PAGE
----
Energy storage has been a challenge and scientists have been working to ensure better performance.Fortunately,they’ve found one!
Polystichum munitum (an American fern) has inspired a groundbreaking electrode that could help storage of solar. The new type of electrode created by RMIT University researchers could boost the capacity of existing storage technologies by 3000 percent.It may also open a new ways to the development of flexible thin film all-in-one solar capture and storage, bringing us one step closer to self-powering smart phones, laptops, cars and buildings.
The awesome electrode that is made with graphene, could open the door to a flexible, thin solar capture and storage technology. This would allow an opportunity to place thin film on smartphones, cars, or buildings –thereby enabling them to power themselves with solar energy.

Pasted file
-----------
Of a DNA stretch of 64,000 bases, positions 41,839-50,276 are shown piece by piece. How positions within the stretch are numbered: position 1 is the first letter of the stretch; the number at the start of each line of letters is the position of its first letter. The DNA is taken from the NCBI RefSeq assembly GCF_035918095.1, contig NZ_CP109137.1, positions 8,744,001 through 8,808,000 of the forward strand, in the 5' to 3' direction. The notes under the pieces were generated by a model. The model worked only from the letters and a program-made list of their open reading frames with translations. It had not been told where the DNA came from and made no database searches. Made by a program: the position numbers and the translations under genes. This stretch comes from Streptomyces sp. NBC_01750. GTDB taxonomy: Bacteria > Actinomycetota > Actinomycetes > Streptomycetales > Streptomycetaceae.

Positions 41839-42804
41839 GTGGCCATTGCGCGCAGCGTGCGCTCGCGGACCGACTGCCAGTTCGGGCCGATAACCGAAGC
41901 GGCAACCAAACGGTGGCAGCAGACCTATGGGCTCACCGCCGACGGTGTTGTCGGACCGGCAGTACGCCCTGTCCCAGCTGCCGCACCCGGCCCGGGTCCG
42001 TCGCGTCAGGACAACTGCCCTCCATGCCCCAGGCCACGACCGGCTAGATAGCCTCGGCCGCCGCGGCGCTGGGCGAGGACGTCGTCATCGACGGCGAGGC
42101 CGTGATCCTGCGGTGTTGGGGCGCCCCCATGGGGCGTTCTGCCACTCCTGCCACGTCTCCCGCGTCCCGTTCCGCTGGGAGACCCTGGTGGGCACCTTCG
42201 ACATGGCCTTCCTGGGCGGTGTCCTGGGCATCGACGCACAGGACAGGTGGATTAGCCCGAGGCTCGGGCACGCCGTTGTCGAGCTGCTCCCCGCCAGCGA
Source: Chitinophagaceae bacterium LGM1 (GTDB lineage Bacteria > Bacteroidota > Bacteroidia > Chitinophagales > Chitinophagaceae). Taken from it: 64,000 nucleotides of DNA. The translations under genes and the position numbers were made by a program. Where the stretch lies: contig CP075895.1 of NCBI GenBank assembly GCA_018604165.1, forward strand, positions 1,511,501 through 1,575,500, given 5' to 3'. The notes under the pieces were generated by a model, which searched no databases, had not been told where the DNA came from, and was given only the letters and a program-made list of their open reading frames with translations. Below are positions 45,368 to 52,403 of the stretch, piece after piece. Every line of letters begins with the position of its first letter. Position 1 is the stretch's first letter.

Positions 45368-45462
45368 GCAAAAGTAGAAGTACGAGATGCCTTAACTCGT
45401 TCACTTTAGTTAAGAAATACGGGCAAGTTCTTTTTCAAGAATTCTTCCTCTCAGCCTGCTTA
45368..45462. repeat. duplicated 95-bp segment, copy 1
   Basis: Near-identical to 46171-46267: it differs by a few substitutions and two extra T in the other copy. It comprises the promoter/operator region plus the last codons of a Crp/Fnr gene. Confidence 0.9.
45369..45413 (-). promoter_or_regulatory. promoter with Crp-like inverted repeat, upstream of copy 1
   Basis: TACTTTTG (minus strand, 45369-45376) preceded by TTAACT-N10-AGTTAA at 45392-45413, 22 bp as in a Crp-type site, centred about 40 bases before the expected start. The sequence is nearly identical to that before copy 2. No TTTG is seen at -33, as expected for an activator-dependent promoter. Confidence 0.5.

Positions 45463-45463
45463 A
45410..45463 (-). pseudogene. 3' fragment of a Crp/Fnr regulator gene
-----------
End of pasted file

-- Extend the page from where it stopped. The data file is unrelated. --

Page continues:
The electrode could be combined with supercapacitors, which have been combined with solar already but haven’t been widely utilized for storage due to limited capacity. But this prototype can increase their capacity 30 times greater than current boundary.
If scientists could build on this research and the electrode is used within a solar cell, it could be used to develop flexible thin film solar – thereby replacing the rigid, bulky solar cells that are limited in use.And so, we may not need smartphone batteries any longer.Hybrid cars may not need charging stations too.